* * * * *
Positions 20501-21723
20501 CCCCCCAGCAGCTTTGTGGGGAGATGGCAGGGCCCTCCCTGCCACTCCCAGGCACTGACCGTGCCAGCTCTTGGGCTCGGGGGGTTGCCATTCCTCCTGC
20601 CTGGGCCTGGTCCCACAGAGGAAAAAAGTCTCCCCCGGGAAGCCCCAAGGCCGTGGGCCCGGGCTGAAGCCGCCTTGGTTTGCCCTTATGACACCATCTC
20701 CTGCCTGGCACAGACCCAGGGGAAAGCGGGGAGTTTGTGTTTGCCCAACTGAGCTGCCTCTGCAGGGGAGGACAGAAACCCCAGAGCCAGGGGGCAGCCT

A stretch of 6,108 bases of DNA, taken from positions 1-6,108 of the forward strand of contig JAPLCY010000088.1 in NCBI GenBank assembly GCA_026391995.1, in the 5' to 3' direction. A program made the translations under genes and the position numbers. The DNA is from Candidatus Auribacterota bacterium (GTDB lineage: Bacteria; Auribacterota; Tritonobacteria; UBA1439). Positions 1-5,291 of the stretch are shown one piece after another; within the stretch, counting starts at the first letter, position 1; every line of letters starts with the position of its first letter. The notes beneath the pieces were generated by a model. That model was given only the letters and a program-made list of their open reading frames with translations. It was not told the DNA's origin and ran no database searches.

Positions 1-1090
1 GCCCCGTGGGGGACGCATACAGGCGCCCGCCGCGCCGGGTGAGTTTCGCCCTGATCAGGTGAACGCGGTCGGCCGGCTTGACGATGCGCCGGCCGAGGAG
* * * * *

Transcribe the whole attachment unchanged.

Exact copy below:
Positions 20501-21723
20501 CCCCCCAGCAGCTTTGTGGGGAGATGGCAGGGCCCTCCCTGCCACTCCCAGGCACTGACCGTGCCAGCTCTTGGGCTCGGGGGGTTGCCATTCCTCCTGC
20601 CTGGGCCTGGTCCCACAGAGGAAAAAAGTCTCCCCCGGGAAGCCCCAAGGCCGTGGGCCCGGGCTGAAGCCGCCTTGGTTTGCCCTTATGACACCATCTC
20701 CTGCCTGGCACAGACCCAGGGGAAAGCGGGGAGTTTGTGTTTGCCCAACTGAGCTGCCTCTGCAGGGGAGGACAGAAACCCCAGAGCCAGGGGGCAGCCT

A stretch of 6,108 bases of DNA, taken from positions 1-6,108 of the forward strand of contig JAPLCY010000088.1 in NCBI GenBank assembly GCA_026391995.1, in the 5' to 3' direction. A program made the translations under genes and the position numbers. The DNA is from Candidatus Auribacterota bacterium (GTDB lineage: Bacteria; Auribacterota; Tritonobacteria; UBA1439). Positions 1-5,291 of the stretch are shown one piece after another; within the stretch, counting starts at the first letter, position 1; every line of letters starts with the position of its first letter. The notes beneath the pieces were generated by a model. That model was given only the letters and a program-made list of their open reading frames with translations. It was not told the DNA's origin and ran no database searches.

Positions 1-1090
1 GCCCCGTGGGGGACGCATACAGGCGCCCGCCGCGCCGGGTGAGTTTCGCCCTGATCAGGTGAACGCGGTCGGCCGGCTTGACGATGCGCCGGCCGAGGAG